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Blessed Virgin Mary

Weekly Reflection

Ash Wednesday 'B'

February 14, 2024


Joel 2:12-18
Ps 51:3-4, 5-6ab, 12-13, 14, 17
2 Cor 5:26 – 6:2
Mt 6:1-6, 16-18

Today we celebrate Ash Wednesday, the first day of the liturgical season of Lent. In this season, we prepare ourselves to celebrate the high point of our Christian life, Easter. Each year, the readings for Ash Wednesday are the same. They call us to a change of heart and teach us about the traditional Lenten practices of prayer, fasting, and almsgiving. These disciplines are to be part of the Christian life during every season, but during the season of Lent, we renew our commitment to them.

The prophet Joel in the First Reading insists that we should experience a complete conversion of heart, and not simply regret for our sins. All the themes and ideals that face us in Lent are present in this prophecy: repentance, sincere turning to the mercy of God, restraining human pride through fasting. The call is not to elite, but to all age-groups and all classes. To each is directed the cry to be as whole-hearted in our response to God as God is in His approach to us.

Saint Paul, in the Second Reading, advises us “to become reconciled to God.” The decision we make to renew our lives is not one that we can afford to keep on deferring indefinitely. As Paul points out to the Corinthians, the grace of repentance is a grace of the present moment. 'Now', he tells them 'is the favorable time'.

Gospel (Mt 6:1-6,16-18): The three religious practices Jesus discusses here are all such as open us to God and to His purposes in the world. Fasting expresses our dependence; almsgiving affirms our solidarity with others, especially those in need; prayer affirms our dignity as children approaching a loving Father.

The blessing of the ashes: The priest, dipping his thumb into ashes (from burnt palms of the previous Palm Sunday), marks the forehead of each faithful with the sign of the cross. By marking the sign of the cross with ashes on the foreheads of her children, the Church gives us a firm conviction that we are mortal beings; that our bodies will become dust when buried and ashes if cremated, and our life-span is very brief and unpredictable; a loving invitation to realize and acknowledge our sinful condition and return to our loving and forgiving God with true repentance and a renewal of our life as the prodigal son did.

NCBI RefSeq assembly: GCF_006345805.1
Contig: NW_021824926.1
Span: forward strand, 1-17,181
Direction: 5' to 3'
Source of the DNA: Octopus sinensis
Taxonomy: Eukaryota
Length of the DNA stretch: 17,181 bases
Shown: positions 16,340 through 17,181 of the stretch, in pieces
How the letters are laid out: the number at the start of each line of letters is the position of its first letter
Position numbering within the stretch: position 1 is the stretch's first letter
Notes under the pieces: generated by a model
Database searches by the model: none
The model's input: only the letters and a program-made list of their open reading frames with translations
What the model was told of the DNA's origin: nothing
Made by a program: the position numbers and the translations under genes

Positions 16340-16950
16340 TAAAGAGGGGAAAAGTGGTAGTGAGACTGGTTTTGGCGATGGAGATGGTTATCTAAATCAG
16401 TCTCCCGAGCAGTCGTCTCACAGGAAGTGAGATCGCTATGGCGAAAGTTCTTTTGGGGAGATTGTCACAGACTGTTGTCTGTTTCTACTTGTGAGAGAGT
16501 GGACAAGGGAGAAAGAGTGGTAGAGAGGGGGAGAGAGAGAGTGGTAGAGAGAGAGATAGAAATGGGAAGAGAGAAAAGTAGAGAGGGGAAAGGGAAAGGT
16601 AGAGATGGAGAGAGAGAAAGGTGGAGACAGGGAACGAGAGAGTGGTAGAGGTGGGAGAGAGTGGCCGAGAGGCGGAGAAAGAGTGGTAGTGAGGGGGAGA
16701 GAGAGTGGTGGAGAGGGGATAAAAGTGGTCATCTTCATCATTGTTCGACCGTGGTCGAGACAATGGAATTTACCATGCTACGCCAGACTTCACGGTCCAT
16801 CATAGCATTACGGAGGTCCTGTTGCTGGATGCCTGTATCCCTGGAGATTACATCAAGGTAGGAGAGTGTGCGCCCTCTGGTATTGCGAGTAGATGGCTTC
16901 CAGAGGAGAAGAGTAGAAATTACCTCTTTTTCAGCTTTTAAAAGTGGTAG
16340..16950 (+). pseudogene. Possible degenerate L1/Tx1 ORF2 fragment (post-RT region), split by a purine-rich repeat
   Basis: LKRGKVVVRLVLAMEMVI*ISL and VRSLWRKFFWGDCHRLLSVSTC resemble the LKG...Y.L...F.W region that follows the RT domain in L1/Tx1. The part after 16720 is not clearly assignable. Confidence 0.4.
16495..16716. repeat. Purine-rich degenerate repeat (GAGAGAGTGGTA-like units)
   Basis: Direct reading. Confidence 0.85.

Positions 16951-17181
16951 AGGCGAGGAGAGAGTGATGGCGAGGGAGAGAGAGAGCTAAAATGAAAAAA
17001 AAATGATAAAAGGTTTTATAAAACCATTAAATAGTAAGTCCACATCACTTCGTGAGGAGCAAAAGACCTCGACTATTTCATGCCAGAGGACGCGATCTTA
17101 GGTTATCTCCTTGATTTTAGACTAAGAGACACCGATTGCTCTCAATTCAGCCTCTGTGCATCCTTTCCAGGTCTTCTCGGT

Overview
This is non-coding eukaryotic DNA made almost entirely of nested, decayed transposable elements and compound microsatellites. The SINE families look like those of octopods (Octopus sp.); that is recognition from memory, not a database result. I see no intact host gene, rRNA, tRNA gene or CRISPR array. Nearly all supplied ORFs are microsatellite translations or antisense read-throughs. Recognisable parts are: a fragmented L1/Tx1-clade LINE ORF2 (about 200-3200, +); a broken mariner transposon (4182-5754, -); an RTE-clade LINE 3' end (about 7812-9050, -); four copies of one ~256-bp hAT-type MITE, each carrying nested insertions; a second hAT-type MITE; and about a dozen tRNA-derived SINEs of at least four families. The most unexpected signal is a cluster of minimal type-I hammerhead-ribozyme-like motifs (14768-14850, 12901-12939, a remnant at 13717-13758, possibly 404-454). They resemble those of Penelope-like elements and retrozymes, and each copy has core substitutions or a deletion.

Let us purify and renew our lives during the period of Lent by repentance and by turning to God. Let us be reconciled with God daily, by asking for forgiveness from those whom we have offended and by giving unconditional forgiveness to others who have offended us.

We need to do some fasting and little acts of penance, following the example of Jesus before His public ministry. Fasting reduces evil tendencies, evil habits, and evil addictions. It also gives us additional moral and spiritual strength; it offers us more time to be with God in prayer and encourages us to share our blessings with the needy.

Ash Wednesday is one of two days (the other is Good Friday) of fast and abstinence. Only one full meatless meal is allowed. Two other meatless meals, sufficient to maintain strength, may be taken according to each one’s needs, but together they should not equal one full meal. Eating between meals is not permitted on these two days, but liquids are allowed. When health or ability to work would be seriously affected, the law doesn’t oblige.